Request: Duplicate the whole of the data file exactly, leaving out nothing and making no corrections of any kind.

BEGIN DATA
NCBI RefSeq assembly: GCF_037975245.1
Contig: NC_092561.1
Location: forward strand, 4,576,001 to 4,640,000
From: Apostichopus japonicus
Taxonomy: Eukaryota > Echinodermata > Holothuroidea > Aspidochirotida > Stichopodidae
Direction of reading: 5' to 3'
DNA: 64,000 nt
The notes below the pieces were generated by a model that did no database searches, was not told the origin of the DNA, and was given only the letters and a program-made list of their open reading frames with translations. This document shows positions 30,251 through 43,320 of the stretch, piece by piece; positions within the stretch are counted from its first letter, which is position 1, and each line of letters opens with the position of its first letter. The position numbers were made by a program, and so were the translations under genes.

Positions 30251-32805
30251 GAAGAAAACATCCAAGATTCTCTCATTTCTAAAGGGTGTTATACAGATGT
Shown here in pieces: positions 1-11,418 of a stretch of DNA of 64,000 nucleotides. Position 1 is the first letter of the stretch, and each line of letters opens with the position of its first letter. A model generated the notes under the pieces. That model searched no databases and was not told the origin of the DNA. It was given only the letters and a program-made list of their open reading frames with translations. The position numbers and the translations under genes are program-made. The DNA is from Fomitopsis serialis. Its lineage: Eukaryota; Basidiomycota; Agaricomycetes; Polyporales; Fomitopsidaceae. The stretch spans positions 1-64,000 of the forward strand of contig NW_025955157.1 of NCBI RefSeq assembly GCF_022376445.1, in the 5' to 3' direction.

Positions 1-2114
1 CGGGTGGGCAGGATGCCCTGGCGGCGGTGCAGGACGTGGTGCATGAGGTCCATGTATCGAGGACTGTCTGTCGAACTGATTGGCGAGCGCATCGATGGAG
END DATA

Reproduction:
NCBI RefSeq assembly: GCF_037975245.1
Contig: NC_092561.1
Location: forward strand, 4,576,001 to 4,640,000
From: Apostichopus japonicus
Taxonomy: Eukaryota > Echinodermata > Holothuroidea > Aspidochirotida > Stichopodidae
Direction of reading: 5' to 3'
DNA: 64,000 nt
The notes below the pieces were generated by a model that did no database searches, was not told the origin of the DNA, and was given only the letters and a program-made list of their open reading frames with translations. This document shows positions 30,251 through 43,320 of the stretch, piece by piece; positions within the stretch are counted from its first letter, which is position 1, and each line of letters opens with the position of its first letter. The position numbers were made by a program, and so were the translations under genes.

Positions 30251-32805
30251 GAAGAAAACATCCAAGATTCTCTCATTTCTAAAGGGTGTTATACAGATGT
Shown here in pieces: positions 1-11,418 of a stretch of DNA of 64,000 nucleotides. Position 1 is the first letter of the stretch, and each line of letters opens with the position of its first letter. A model generated the notes under the pieces. That model searched no databases and was not told the origin of the DNA. It was given only the letters and a program-made list of their open reading frames with translations. The position numbers and the translations under genes are program-made. The DNA is from Fomitopsis serialis. Its lineage: Eukaryota; Basidiomycota; Agaricomycetes; Polyporales; Fomitopsidaceae. The stretch spans positions 1-64,000 of the forward strand of contig NW_025955157.1 of NCBI RefSeq assembly GCF_022376445.1, in the 5' to 3' direction.

Positions 1-2114
1 CGGGTGGGCAGGATGCCCTGGCGGCGGTGCAGGACGTGGTGCATGAGGTCCATGTATCGAGGACTGTCTGTCGAACTGATTGGCGAGCGCATCGATGGAG